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Team-based projects are integrated as an essential part of the course. These projects help students to get hands-on experience in applying different metaheuristic technqiues studied in this course in solving combinatroial problems. Students select one of the problems listed below for which they will undertake an independent investigation and apply the studied algorithms in the course to solve it. Course instructor and TAs will provide support to help the students with searching and using the literature, analyzing the challenging aspects of the problem and writing the final report of the project. The programming parts of the project must be implemented in Matlab/Octave.

Projects MUST be done in group of 5 students. Teamwork helps to achieve more than what could ever be achieved on your own, improve problem solving, foster creativity and innovation and improve decision making. Teams of students must conceive, design and develop the project. Different issues should be considered to form a collaborative team such as responsibility for assignment, team composition (hard and soft skills, previous academic performance, etc.) and the schedule of the team members (how easy to establish regular face-to-face meetings). Once team is formed, students should be willing to subordinate their personal preferences to the decisions of the team, and be willing to compromise in order to achieve a group consensus. As team work should have team rewards, team members will receive a common grade. However a free-riding team member will be penalized if a common and repetitive negative feedback (peer evaluations) received from the other team members. This feedback will be investigated before deciding the penalty.

Best projects will be recommended for publication as journal papers in special issues of International Journal of Unmanned Systems Engineering and International Journal of Robotics and Automation about Stochastic Optimization Techniques for Unmanned Systems.

The following is the definite list of projects. Registration is on a first come, first served basis. To register, please fill in the registration form before Friday May 22, 2015 and submit it to your course instructor's email address. Please check below the registration status before selecting the project.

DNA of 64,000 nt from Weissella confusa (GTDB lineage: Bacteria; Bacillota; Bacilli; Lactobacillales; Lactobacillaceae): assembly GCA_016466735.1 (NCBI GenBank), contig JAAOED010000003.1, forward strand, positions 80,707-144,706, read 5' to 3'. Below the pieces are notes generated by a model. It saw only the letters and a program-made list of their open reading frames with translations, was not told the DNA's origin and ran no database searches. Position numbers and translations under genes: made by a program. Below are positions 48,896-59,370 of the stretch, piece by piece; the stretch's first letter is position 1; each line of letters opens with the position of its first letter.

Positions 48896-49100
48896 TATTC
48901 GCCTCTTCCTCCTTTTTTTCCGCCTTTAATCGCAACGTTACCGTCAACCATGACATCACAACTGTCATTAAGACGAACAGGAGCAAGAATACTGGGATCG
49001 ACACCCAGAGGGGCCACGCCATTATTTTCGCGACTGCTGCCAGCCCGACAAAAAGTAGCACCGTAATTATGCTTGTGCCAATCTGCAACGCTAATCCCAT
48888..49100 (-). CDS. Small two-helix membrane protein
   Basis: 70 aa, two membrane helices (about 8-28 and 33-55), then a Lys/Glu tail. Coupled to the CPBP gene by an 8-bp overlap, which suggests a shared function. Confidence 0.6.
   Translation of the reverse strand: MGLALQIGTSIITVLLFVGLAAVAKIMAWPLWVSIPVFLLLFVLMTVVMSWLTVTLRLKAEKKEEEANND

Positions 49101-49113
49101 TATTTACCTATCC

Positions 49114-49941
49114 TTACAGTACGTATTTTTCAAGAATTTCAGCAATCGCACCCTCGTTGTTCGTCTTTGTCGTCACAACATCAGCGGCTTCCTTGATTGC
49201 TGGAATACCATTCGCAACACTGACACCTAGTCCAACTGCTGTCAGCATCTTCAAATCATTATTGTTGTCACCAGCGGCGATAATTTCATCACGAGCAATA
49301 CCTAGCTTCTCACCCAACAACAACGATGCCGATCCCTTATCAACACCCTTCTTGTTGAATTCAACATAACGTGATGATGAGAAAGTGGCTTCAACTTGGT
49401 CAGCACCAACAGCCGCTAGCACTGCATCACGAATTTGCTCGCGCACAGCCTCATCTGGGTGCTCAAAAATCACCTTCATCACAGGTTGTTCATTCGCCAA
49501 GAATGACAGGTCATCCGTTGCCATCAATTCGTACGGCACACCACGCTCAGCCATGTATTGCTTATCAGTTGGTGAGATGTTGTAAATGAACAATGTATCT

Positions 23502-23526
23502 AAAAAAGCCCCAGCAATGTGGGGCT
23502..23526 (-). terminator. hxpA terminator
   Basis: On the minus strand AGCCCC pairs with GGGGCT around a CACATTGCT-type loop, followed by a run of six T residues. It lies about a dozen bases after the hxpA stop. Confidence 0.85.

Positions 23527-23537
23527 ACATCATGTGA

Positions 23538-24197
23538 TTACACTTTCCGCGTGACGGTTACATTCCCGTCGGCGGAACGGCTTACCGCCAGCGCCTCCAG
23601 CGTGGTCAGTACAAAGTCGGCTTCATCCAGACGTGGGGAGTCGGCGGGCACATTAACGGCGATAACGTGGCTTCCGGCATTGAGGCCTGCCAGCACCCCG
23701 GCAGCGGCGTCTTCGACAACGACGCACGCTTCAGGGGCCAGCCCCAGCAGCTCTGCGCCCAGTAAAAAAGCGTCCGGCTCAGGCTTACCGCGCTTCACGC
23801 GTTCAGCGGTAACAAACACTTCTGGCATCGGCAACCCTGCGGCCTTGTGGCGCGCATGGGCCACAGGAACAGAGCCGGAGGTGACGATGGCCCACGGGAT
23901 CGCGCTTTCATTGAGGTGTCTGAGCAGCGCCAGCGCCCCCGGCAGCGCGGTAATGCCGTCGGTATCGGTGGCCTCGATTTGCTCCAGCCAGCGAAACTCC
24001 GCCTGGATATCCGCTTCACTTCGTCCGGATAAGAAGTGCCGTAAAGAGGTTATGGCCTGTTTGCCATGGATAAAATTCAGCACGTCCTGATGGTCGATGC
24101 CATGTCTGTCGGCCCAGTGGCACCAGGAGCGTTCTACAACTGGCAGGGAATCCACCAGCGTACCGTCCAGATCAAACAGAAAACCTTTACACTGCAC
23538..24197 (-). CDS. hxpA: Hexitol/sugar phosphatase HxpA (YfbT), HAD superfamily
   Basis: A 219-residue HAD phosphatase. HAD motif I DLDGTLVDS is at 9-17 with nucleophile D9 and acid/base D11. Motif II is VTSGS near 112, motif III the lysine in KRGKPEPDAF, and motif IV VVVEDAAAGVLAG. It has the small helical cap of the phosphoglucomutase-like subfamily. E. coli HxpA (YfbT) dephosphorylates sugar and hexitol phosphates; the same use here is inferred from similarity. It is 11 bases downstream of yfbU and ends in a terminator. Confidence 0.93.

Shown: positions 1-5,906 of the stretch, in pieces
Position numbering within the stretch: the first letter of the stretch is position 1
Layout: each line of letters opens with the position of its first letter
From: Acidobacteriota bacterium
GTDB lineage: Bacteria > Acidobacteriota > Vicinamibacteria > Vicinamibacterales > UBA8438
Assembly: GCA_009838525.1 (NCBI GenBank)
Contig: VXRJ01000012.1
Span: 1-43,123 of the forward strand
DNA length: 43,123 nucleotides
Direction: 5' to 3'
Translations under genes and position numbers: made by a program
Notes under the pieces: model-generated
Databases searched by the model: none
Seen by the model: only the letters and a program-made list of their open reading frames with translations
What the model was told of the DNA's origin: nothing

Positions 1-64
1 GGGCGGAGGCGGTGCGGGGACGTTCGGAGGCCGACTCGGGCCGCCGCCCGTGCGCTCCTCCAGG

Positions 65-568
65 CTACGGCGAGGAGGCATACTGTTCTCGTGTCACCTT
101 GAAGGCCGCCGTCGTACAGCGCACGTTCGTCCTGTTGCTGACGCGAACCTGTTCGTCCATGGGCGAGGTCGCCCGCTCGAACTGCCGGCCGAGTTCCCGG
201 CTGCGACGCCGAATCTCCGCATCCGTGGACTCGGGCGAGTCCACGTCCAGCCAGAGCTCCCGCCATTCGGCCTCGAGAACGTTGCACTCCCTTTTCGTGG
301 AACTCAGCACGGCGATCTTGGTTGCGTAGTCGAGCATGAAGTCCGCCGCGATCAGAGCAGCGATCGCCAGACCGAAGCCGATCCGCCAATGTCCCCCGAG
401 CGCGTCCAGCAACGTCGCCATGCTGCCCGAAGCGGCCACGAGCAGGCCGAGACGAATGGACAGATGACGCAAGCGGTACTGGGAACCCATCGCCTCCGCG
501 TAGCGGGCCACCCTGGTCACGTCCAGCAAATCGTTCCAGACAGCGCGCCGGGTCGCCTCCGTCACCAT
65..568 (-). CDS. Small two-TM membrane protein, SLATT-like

List of available projects:
Project title and description Assignement
Vehicle Suspension Design: The primary function of a suspension system of a vehicle is to isolate the road excitations experienced by the tires from being transmitted to the passengers. This design problem can be seen as an optimization problem with two objectives: minimizing the maximum bouncing acceleration of the sprung mass and minimizing average suspension displacement subject to a number of constraints. The constraints arise from the practical kinetic and comfortability considerations, such as limits of the maximum vertical acceleration of the sprung mass and the suspension working space. For more details [A.E. Baumal, J.J. McPhee, P.H. Calamai, “Application of genetic algorithms to the design optimization of an active vehicle suspension system ,” Computer Methods in Applied Mechanics and Engineering, Volume 163, Issues 1–4, 21 September 1998, Pages 87–94.]


Overhauling Gas Turbine Engines: To guarantee a uniform gas flow through the turbines there are nozzle-guide vane assemblies located at each turbine stage. Such an assembly basically consists of a number of nozzle guide vanes affixed about its circumference. All these vanes have individual characteristics and the correct placement of the vanes can result in substantial benefits (reducing vibration, increasing uniformity of flow, reducing fuel consumption). The problem of placing the vanes in the best possible way can be modeled as a TSP with a special objective function. Ref. [Plante, R.D.; T.J. Lowe & R. Chandrasekaran (1987). The Product Matrix Traveling Salesman Problem: An Application and Solution Heuristics. Operations Research, Vol. 35, pp.772-783.].  
Wildlife Corridor Design: Protecting wildlife corridors is a conservation strategy where connectivity is explicitly: preserved by protecting enough land to form a contiguous corridor between areas of biological significance. Specifically, in the wildlife corridor design problem, we are given a set of land parcels, a set of reserves (land parcels that correspond to biologically significant areas), and the cost (e.g., land value) and utility (e.g., habitat suitability) of each parcel. The goal is to select a subset of the parcels that forms a connected network, including all reserves. Conservation and land use planners generally operate on a limited budget, while striving to secure the land that results in the corridor with best habitat suitability. This problem is an instance of the so-called budget-constrained Steiner connected subgraph problem with node profits and node costs, where the nodes correspond to parcels, the terminal nodes correspond to the reserves, and the edges correspond to adjacency of parcels [Bistra Dilkina. Exploiting Structure in Combinatorial Problems with Applications in Computational Sustainability. PhD. Thesis, Cornell University , 2012].